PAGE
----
Yes definitely. There are now several studies from around the world that show that the more diverse a team is, the more creative it becomes in problem solving. But the benefits of diversity only get unleashed if the leader creates a culture in that team where everyone feels comfortable and confident to contribute. If I feel that my leader is unlikely to be open to my ideas I am more likely to keep those ideas to myself. This is a real waste of the team’s talent. So diversity itself is not enough. An inclusive leader is an important part of that equation, a leader that is open to the ideas and perspectives of others and ways of thinking different from his/her own.
It appears that what you are saying is that the danger is greatest when you are faced with a market that is going through major disruption. Do you have to be as concerned when you are operating in a relatively stable market?
There is no market today that is not faced with some disruption. However having said that yes, even in a relatively stable market we must be vigilant. This is because knowledge itself is evolving so rapidly and the speed at which new knowledge is being created, not just because of advancements in technology and science, is amazing. Experience that may have been relevant even 2-3 years ago will not be relevant today. A good example is someone in retailing who has spent all their working life acquiring experience in a store format may have knowledge that is now no longer relevant for new digital formats. The same can be said of banking and other industries that are fast becoming multi-channel in their offerings to customers.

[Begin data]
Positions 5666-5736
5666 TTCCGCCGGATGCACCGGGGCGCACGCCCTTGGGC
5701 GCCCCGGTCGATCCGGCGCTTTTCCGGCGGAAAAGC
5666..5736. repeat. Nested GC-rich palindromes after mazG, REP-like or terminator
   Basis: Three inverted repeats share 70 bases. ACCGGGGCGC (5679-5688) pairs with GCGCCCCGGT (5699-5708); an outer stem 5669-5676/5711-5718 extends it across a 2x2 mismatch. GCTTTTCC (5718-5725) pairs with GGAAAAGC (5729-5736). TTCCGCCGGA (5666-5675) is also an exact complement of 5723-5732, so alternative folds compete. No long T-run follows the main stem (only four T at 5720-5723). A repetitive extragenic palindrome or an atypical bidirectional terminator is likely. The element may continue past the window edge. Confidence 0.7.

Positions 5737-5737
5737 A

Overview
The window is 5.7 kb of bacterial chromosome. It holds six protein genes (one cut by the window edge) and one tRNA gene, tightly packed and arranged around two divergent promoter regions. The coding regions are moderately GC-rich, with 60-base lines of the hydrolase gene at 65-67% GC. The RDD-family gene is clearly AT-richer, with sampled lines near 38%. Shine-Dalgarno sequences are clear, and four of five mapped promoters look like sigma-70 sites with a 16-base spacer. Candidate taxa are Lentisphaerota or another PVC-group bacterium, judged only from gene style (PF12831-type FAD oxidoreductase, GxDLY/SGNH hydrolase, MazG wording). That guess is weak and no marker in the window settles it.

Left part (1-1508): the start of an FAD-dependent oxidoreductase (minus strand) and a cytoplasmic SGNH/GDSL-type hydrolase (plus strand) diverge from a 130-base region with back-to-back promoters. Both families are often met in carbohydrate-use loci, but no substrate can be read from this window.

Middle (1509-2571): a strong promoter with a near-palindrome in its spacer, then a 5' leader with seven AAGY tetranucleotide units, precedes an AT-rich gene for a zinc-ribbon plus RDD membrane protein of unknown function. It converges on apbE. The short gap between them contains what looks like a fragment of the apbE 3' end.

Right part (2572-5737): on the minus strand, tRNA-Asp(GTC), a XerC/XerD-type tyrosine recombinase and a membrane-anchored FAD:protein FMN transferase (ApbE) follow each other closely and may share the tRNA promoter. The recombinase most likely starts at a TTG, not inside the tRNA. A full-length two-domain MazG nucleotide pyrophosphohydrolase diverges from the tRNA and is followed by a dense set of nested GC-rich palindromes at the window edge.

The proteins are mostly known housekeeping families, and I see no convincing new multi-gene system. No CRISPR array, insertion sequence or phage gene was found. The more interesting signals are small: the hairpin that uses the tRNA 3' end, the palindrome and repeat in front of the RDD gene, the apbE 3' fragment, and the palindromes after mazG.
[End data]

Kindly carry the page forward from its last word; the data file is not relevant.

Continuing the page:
In the book you gave a couple of examples of CEOs who failed in transitioning into an entirely different industry. Do you think a CEOs who switch sector have greater risk of failing?
No it is not so much the fact that they were from a different industry that triggered the failure. It was that during their transition they were not willing or stay open enough to understand how this new environment differed and failed to adapt approaches that may have worked for them before. A leader’s ability to adapt which includes their ability to listen and learn (in some cases unlearn what they have learned!) will determine if they make such transitions (from one industry to another) successfully. It may be interesting to your readers that I have also written a book on why successful executives derail. It is called Derailed! And available on Amazon also.
Written by Meena Thuraisingham
Director and Principal, Talent Invest
Meena Thuraisingham is a consultant, author, executive coach and thought leader in the area of People and Culture. An organisational psychologist by training, she founded TalentInvest, a niche consulting practice, advising global clients in the UK, Asia and Australia in Capability and Culture. Meena is also a regular speaker internationally on leadership effectiveness and culture change.
Her published books are The Secret Life of Decisions, Careers Unplugged and Derailed!. Get Your Copy Today